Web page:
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Roles of Microorgs in Sewage Treatment


Submitted By fredzie87
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Many of the microbes present in wastewater are beneficial. In fact, many wastewater treatment technologies are dependent on these beneficial microorganisms for remediation of wastewater so that it won't detrimentally impact the environment. One of the primary goals of biological treatment is the removal of organic material from wastewater so that excessive oxygen consumption won't become a problem when it is released to the environment. (Maier et al, 2009) Another goal of biological treatment is nitrification/denitrification. Nitrification is an aerobic process in which bacteria e.g Nitrosomonas sp, Nitrobacter sp oxidize reduced forms of nitrogen. Denitrification is an anaerobic process by which oxidized forms of nitrogen are reduced to gaseous forms, which can then escape into the atmosphere. This is important because the release of nitrogen to the aquatic environment can also cause eutrophication. (Willey et al, 2008)

Another goal of biological treatment is elimination of pathogenic microorganisms either through predation or out-competition. The oxidation/stabilization of organic sludge is also of importance in biological treatment of wastewater.
The oxidation of organic materials in the waste water before discharge into the environment can have profound effects on the maintenance of aquatic life and the aesthetic quality of waters. Biochemical oxidation reactions involve the conversion of organic material using oxygen and nutrients into carbon dioxide, water and new cells. The equation that expresses this is:
Organic material + O2 + nutrients CO2 + H2O + new cells + nutrients + energy
It can be seen from this equation that organisms use oxygen to breakdown carbon-based materials for assimilation into new cell mass and energy. (Maier et al, 2009)

There are different stages of sewage treatment and each involves different methods. These stages are;
1. Pre-treatment: this is an initial separation of materials which are coarse, grit and other substance like oils. (Willey et al, 2008)
2. Primary treatment: this is a physical process of removal of suspended solids using floatation and sedimentation techniques in basins or settling tanks.
3. Secondary treatment: this is also known as biological treatment, involving biodegrading processes of microorganisms (Maier et al, 2009). There is stabilization and breakdown of organic matter through aerobic and anaerobic means. Activated sludge systems, oxidation ponds, aerated lagoons, trickling filters, Imhoff and septic tanks etc are used in this stage. (Maier et al, 2009)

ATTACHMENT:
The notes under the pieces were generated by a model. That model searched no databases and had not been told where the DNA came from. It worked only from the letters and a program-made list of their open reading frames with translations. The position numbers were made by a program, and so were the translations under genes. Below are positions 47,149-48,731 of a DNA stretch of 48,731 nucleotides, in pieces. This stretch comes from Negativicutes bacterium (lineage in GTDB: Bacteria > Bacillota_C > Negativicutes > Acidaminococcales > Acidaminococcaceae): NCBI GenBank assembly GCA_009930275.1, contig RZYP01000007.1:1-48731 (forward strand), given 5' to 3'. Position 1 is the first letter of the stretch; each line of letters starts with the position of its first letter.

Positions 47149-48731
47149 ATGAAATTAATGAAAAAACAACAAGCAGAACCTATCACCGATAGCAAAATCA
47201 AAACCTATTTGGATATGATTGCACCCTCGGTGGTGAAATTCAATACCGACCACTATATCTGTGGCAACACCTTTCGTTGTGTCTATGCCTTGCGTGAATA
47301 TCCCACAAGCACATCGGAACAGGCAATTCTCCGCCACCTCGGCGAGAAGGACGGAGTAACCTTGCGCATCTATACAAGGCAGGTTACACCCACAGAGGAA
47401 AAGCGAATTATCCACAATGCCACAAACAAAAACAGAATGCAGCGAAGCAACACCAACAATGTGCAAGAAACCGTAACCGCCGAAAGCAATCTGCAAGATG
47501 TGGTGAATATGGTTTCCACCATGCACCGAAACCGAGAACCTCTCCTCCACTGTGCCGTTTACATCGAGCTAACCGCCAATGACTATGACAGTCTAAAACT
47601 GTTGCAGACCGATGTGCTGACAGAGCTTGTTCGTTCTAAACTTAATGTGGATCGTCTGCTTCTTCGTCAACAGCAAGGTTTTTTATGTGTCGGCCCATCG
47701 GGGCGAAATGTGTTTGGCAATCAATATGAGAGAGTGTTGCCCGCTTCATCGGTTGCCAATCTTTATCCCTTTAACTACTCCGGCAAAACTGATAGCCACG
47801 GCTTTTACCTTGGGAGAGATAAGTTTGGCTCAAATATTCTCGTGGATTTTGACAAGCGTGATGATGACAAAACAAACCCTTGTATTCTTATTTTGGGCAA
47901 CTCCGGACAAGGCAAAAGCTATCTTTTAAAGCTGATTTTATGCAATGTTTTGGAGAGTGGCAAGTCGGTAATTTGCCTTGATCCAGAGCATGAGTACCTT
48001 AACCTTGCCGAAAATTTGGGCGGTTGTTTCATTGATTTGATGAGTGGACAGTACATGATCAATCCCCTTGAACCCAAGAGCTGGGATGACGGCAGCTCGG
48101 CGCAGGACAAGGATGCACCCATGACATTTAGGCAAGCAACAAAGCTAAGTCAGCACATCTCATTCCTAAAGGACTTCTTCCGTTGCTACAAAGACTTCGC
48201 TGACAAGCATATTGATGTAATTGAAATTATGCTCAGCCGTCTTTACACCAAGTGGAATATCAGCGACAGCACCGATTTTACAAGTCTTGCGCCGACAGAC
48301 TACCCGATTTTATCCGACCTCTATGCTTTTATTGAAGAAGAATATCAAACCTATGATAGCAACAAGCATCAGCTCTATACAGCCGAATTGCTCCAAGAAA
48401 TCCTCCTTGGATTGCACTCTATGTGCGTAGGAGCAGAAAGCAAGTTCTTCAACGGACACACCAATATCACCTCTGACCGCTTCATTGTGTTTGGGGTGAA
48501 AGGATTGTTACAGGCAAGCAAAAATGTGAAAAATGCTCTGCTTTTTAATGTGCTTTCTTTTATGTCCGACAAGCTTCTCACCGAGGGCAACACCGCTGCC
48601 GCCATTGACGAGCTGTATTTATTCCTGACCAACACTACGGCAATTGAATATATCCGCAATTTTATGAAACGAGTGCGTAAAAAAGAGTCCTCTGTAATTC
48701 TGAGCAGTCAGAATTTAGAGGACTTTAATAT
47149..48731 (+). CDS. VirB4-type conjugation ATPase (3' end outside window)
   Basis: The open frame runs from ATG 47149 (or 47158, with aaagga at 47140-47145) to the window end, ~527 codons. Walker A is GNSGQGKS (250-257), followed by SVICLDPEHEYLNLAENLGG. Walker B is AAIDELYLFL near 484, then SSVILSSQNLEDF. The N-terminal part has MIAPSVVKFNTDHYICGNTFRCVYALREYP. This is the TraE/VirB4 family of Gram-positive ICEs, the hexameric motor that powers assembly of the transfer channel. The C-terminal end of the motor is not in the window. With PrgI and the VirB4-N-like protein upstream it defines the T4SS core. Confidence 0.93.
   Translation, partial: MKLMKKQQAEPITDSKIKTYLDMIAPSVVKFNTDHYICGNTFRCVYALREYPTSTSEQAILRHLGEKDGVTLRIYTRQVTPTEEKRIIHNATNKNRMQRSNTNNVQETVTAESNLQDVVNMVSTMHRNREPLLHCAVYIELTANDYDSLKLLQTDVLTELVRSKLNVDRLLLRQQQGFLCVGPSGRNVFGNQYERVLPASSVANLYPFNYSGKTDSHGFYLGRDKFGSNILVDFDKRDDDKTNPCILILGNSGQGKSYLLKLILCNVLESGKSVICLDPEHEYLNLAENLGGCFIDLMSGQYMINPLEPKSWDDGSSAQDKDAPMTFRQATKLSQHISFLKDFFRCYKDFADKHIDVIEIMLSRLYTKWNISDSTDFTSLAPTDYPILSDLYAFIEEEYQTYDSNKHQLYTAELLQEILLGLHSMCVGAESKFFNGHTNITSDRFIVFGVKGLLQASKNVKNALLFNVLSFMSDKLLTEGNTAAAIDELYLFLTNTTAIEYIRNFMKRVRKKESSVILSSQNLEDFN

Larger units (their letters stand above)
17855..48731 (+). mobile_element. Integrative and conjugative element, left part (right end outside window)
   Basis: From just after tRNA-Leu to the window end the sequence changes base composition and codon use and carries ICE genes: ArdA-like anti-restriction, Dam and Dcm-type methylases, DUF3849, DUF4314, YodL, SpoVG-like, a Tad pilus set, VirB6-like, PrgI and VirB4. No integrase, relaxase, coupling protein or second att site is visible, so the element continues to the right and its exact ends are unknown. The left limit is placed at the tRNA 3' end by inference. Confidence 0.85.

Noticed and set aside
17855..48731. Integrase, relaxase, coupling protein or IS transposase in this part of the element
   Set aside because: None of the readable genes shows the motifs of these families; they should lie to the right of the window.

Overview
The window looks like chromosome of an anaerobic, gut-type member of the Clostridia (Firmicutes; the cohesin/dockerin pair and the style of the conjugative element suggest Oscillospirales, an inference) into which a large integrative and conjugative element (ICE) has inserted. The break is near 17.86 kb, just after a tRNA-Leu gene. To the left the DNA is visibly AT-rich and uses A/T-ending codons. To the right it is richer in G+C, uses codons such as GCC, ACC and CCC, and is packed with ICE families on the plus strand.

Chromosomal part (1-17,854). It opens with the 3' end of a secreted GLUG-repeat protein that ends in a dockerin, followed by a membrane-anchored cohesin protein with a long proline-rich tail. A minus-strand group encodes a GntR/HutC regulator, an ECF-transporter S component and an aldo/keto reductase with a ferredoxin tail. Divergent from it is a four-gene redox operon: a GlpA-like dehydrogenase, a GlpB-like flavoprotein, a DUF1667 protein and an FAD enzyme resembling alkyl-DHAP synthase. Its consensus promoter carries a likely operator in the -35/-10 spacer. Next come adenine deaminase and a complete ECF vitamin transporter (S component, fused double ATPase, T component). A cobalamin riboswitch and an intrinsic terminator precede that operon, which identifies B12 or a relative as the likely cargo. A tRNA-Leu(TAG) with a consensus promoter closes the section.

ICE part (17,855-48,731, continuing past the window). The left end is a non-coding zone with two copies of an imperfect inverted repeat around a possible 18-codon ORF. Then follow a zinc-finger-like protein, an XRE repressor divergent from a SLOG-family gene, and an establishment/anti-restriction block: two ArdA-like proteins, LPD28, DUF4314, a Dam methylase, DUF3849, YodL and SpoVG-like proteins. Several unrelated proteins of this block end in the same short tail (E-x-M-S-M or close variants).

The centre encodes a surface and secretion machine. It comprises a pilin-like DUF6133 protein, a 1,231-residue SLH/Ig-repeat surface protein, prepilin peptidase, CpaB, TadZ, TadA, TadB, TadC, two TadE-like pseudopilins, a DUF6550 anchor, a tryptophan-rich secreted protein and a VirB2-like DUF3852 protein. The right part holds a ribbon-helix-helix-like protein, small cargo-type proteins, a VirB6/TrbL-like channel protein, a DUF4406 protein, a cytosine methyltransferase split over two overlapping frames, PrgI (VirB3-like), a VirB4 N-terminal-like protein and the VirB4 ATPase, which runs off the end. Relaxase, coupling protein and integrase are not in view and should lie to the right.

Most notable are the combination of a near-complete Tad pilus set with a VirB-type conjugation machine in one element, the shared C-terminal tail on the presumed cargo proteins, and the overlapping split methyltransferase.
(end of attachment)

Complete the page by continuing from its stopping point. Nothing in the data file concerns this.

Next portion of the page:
4. Tertiary treatment: this state is for final purification of the water using advanced techniques like membrane filtration etc. this is necessary depending on the final destination of the water. (Atlas, 1997)

Biological Treatment Methods, Microbes Involved And Roles
1. TRICKLING FILTER METHOD: here the wastes absorb oxygen when sprayed through the air and allowed to trickle through bedrock of synthetic media carrying a layer of microbial biofilm which decomposes organic matter in the waste stream. The media used may be stones, hard coal or polyvinyl chloride. (Maier et al, 2009)

Microorganisms found here are mainly;
Bacteria e.g. Flavobacterium, Nitrobacter hamburgensis, Achromobacter spp, Zooglea sp, Chromobacter sp, Thiobacillus denitrificans, Beggiotta alba, Sphaerotilus natans.
Protozoa e.g. Amoeba, Vorticella, Paramecium.
Fungi e.g. Fusarium sp, Trichosporon sp and Geotricum sp.
Algae e.g. Spirullina sp, Chlorella sp.

BASIC ROLES: the basic roles of this community of biofilm microorganisms are:
a. Absorbing nutrients in the sewage and eventually mineralizing them through oxidative processes. (Atlas, 1997)
b. High reduction in the BOD of the effluent.
c. Algae help in aeration due to photosynthetic activity. (Cheremisinoff, 1996)
d. Protozoa predate on the numerous microbes and pathogens in the waste water.